Major veterans organizations expressed outrage at House Republican leaders for a proposal floated Sept. 5 that would restore full retired pay for 710,000 retirees drawing VA disability pay, but would dramatically narrow disability compensation eligibility for future veterans.

Military associations with a higher proportion of retiree members, however, who stand to gain if the ban on "concurrent receipt" of full retired pay and VA disability pay is lifted, took a more cautious approach to the proposal.

At least the Bush administration, they suggested, appears willing to strike a deal on an issue it threatened last year to kill with a presidential veto.

Perhaps a more deliberate approach to reforming the VA disability system, like setting up a commission to study the issue, could end the stalemate over what retirees now prefer to call the Veterans Disability Tax.

Whatever the House decides, a new concurrent receipt initiative still could be killed in negotiations with the Senate.

John Warner, R-Va., chairman of the Senate Armed Services Committee, negotiated the Combat-Related Special Compensation program last year, calling it a "beach head" in the battle for full concurrent receipt.

Warner wants to let the CRSC program run at least a year — it began in June — before considering whether more needs to be done.

But after Labor Day, the action on this issue was in the House.

Rep. Michael Bilirakis, R-Fla., long-time sponsor of legislation to allow concurrent receipt, briefed the compromise proposal to service organizations.

Sources said Rep. Roy Blunt, R-Mo., majority whip, drafted the deal with the White House's Office of Management and Budget. House Speaker J. Dennis Hastert and Rep. Duncan Hunter, R-Calif., House Armed Services Committee chairman, are said to support it.

Current law requires an offset in military retired pay equal to the amount a retiree draws in tax-free disability compensation from the Department of Veterans Affairs for service-related injuries or illness.

Critics of the VA disability system say what needs reform is a legal presumption that any injury or illness that occurs on active duty is service-connected, even if caused by a hereditary condition or an off-duty mishap.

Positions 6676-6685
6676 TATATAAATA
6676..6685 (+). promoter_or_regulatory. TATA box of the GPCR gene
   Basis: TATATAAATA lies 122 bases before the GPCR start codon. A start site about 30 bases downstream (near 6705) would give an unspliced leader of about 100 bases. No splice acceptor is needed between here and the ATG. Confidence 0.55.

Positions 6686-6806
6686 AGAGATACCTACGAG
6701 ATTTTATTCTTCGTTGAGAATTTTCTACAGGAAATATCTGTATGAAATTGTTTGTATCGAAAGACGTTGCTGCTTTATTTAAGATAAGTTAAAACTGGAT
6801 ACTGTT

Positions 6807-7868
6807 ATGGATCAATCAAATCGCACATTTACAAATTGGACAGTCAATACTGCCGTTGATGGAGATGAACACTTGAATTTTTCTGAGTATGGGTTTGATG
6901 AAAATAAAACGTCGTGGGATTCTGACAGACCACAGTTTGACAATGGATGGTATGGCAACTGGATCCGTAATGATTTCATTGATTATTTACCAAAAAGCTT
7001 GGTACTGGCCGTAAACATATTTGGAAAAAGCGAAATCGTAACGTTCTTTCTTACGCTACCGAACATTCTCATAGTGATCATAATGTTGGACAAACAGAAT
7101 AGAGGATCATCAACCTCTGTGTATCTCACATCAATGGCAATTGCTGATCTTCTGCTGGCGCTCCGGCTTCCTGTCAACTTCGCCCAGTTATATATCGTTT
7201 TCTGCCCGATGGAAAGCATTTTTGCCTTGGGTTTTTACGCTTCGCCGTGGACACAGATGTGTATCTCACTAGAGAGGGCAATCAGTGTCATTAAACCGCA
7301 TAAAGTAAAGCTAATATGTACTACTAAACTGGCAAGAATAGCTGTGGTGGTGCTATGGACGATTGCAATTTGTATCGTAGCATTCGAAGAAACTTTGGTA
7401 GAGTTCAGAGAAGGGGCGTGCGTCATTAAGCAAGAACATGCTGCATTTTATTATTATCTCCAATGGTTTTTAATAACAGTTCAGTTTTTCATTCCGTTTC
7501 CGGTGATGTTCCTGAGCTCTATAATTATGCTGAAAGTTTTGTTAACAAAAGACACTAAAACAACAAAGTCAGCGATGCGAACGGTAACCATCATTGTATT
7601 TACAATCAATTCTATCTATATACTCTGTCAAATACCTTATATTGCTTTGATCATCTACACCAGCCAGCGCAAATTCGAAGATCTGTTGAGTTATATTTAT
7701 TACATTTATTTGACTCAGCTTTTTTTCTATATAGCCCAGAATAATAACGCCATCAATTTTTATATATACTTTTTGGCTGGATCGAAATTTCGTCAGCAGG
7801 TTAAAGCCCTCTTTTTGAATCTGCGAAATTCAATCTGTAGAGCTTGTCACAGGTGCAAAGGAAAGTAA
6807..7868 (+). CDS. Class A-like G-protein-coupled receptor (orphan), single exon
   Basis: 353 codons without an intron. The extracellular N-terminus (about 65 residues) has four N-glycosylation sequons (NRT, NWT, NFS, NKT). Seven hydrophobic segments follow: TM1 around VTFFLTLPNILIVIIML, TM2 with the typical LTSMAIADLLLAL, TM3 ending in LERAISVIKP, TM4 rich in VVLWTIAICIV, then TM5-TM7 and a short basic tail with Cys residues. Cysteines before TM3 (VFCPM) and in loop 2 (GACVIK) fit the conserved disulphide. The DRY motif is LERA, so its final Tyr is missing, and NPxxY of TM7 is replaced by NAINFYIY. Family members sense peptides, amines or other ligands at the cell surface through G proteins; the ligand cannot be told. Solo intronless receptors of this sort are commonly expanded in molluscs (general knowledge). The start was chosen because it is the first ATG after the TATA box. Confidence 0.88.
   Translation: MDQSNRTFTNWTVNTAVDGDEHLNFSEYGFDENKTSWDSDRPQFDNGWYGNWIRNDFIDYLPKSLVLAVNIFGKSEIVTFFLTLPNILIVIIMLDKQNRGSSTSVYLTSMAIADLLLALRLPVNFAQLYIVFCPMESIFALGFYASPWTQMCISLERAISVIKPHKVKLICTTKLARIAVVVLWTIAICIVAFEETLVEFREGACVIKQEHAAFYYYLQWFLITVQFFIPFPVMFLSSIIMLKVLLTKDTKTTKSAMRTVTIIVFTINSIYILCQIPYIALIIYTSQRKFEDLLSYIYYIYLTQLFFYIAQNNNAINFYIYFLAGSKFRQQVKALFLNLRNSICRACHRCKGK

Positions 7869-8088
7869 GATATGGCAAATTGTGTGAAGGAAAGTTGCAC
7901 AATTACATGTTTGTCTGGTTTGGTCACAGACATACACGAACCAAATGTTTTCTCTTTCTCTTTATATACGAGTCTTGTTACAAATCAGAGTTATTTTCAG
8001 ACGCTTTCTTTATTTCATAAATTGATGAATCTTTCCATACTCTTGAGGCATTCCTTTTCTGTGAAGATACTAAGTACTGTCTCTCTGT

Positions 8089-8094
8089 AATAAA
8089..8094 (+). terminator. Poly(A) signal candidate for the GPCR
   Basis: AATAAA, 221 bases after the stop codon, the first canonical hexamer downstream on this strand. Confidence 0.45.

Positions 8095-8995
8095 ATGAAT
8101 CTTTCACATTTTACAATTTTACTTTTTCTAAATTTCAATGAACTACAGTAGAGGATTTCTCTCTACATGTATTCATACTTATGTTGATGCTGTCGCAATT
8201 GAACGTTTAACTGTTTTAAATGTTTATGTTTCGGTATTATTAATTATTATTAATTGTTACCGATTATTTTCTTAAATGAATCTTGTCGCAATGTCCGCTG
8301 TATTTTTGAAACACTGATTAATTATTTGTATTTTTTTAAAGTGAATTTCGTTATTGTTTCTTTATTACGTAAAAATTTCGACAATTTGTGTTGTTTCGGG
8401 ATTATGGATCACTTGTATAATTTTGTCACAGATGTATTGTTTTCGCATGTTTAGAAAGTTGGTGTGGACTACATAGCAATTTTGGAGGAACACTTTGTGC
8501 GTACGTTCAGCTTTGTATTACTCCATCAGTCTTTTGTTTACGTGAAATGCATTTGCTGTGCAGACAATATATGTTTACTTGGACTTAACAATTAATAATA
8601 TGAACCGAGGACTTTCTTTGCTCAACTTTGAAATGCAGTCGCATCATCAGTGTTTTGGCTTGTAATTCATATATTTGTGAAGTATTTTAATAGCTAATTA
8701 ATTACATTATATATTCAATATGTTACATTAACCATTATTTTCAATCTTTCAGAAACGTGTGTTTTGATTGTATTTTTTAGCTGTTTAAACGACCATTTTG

Under the draft proposal, full concurrent receipt would be phased in over five years. In the first year, 2004, all retirees with 20 or more years of service would see some retired pay restored: $20 a month for retirees rated 10 percent disabled and up to $750 a month for 100 percent disabled.

The formula becomes more complicated beyond that, but retired pay would be fully restored by Oct. 1, 2008.

The cost of phasing in concurrent receipt would be covered by savings expected from tightening disability rules for future veterans, including persons now serving on active duty.

Only disabilities tied to "performance of duty" would qualify for compensation. Disability ratings set at retirement could not be raised as the retiree aged.

The changes would slash VA disability pay to future veterans by two-thirds, according to one government estimate. Veterans' groups are angry. Some also must be concerned about the possible long-term impact on membership rolls if the pool of potential new members falls sharply.

Disabled American Veterans announced the proposal with a Web site headline, "Congress Declares War Against Disabled Veterans." DAV called it "the most brazen attack on veterans' benefits in recent history."

Veterans of Foreign Wars described the proposal as "a blatant attempt to unfairly pit one group of veterans against another by forcing one group to pay for another's disabilities."

The American Legion promised its members it would not support "paying for repeal of the [veterans disability] tax by tinkering with the disability-compensation process."

But the Fleet Reserve Association, the largest enlisted organization for the sea services, struck a more conciliatory tone. Joe Barnes, FRA's national executive secretary, called the proposal a positive development overall.

Yet he cautioned that changes in VA disability rules should be "thoroughly evaluated" by the veterans committees with consideration of comments from the Department of Veterans Affairs and veterans' organizations.

Rep. Jim Marshall, D-Ga., sponsor of a discharge petition to try to force House colleagues to vote for the Bilirakis bill to end the retired pay offset, labeled the Republican proposal "outrageous."

"There is no way in hell anybody who cares about our troops and veterans can justify trying to link doing right on the veterans disability tax with doing wrong by current men and women on active duty," Marshall said. "The proposal is simply a pay cut and nothing more."

Marshall's discharge petition has 202 signatures, all but one a Democrat. Sixteen more Republicans need to sign it to force a floor vote. Rep. Walter Jones, R-N.C., has vowed to do so, and believes other Republicans will join him, if House leaders don't come up with an acceptable concurrent receipt compromise.

Jones said he isn't happy with the current effort. Removing an unfair tax on disabled retirees shouldn't be tied to VA disability system reform.

"I've told leadership [that] if this is what the option is, I'm going to sign the discharge petition," said Jones. "In fairness, they are trying very hard to work out a resolution. But there will come a deadline."

Jones said he doesn't like to go against his party leaders but in this case the stronger commitment is to military retirees in his district.

— Comments welcomed. Write to Military Update, P.O. Box 231111, Centreville, VA 20120-1111, e-mail or visit Web site at:

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